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In this lesson

-Think about what makes up a civilization.
-How is this shared idea of civilization reflected in the region's art, religion, philosophy and daily life?
-What survives of this civilization today?

Video Resources

- Go to this page and click on Harappa arises in the Indus Valley for the video
- Go to this page and click on Climate Change began to affect the Indus Valley Civilization for the video.
- Go to this link and click on Earliest Hymns of Rig-Veda composed for the video.
More Extension Activities

- View-Think-Ask What is a civilization?

- Choose five objects from your room.  What could an archaeologist from the future tell about you from these objects?  As an explorer, write a story about the person based on the five found objects.

Indus Valley Civilization

Keywords: Indus Valley Civilization, Harappa, Mohenjo-Daro, Lothal, Indus Valley seals, Great Bath at Mohenjo-Daro, granary, Priest King statue, ancient civilizations, ancient urban settlements, ancient artifacts, interpreting artifacts, archaeologist, trade, barter, medium of exchange, city-state, primary and secondary sources of data, AD/CE, BC/BCE, climate change


Children are often fascinated by the pyramids of Egypt and many know and relish all kinds of information and facts about that era.  The remains from the Indus Valley Civilization are from roughly the same period.  The links and information compiled here are about the people who lived from 3500 to 1700 BCE in the Indus Valley in modern day Pakistan and India and other countries of the region. The people of this region developed a sophisticated and technologically advanced urban culture.  There is archaeological evidence of urban planning, a system of uniform weights and measures, city wide drainage systems in the settlements and knowledge of metallurgy.  The following are links to videos, slide shows, museums, online educational games and more.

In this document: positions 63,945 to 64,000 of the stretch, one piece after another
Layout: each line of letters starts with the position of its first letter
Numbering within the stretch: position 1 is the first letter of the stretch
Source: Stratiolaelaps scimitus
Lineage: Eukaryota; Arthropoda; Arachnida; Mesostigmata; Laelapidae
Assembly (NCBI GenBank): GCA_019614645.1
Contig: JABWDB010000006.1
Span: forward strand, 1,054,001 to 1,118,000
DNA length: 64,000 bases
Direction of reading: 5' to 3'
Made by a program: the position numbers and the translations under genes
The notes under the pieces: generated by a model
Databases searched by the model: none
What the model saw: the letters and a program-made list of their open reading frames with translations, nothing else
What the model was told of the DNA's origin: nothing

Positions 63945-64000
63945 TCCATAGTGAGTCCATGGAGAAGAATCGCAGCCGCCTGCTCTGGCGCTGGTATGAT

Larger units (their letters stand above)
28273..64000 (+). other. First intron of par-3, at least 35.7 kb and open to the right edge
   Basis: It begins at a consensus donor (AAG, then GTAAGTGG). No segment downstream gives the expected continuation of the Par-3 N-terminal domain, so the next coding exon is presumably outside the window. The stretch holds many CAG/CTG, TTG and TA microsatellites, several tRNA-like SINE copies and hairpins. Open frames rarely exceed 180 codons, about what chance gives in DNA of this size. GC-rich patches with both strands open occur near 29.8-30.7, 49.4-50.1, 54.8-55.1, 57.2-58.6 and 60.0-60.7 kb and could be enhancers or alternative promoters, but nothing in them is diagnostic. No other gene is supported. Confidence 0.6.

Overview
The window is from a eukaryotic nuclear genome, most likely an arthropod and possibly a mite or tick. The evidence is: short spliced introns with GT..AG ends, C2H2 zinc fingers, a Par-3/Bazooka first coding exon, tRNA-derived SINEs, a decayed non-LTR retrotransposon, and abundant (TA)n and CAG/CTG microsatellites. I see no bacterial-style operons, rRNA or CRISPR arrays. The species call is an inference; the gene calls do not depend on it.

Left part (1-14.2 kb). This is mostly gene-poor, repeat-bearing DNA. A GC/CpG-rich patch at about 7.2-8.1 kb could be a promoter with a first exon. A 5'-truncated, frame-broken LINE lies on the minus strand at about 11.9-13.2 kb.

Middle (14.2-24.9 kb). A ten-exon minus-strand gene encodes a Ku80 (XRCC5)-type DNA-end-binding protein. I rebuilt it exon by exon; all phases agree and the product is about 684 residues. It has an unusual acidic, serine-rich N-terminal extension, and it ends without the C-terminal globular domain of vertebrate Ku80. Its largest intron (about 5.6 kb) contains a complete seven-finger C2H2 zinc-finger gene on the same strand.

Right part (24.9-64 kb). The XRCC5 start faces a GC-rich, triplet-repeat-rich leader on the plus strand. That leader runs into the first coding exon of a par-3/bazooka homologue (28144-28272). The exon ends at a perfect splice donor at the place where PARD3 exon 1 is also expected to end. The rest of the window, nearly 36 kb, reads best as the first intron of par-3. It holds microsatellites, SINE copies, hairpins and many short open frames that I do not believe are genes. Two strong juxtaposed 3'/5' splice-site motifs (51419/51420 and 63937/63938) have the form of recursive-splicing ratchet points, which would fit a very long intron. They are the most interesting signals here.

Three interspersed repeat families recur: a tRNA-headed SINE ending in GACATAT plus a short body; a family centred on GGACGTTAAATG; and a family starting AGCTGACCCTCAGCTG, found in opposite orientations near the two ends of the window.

Introduction

Children are often fascinated by the pyramids of Egypt and many know and relish all kinds of information and facts about that era.  The remains from the Indus Valley Civilization are from roughly the same period.  The Indus Valley people  lived from 3500 to 1700 BCE in the Indus Valley in modern day Pakistan and India and other countries of the region. The people of this region developed a sophisticated and technologically advanced urban culture.  There is archaeological evidence of urban planning, a system of uniform weights and measures, city wide drainage systems in the settlements and knowledge of metallurgy.  This lesson complies links to videos, slide shows, museums, online educational games along with talking points and discussion prompts about the Indus Valley Civilization.

 

How the Indus Valley Civilization sites were discovered

Devised by Judith Evans at Rosebery School in Loughborough.

http://www.collaborativelearning.org/indusvalley.pdf

In the village of Harappa (in modern day Pakistan) there was a very old ruined castle built on a hill. Nobody knew who had lived there but local legend said that it had been the home of an evil Rajah (a kind of king), who had been punished by the gods for the bad things he did, by a huge fire that burned down his castle. The ruins had stood for hundreds of years and children used to play on them.  Whenever visitors came they were shown the ruins.  In 1826 an English visitor called Charles Masson saw the ruins.  Some years later another visitor, an archaeologist named Sir Alexander Cunningham, visited Harappa, but the ruins had been knocked down and all that was left was a huge mound of stones and rubble.  Four hundred miles away from Harappa was a large area of ruined brick mounds.  The people who lived nearby thought that it was a very old burial site, and called it Mohenjo-Daro or 'Mound of the Dead'.  Historians used to think that the oldest cities in India and Pakistan were built in 500BCE.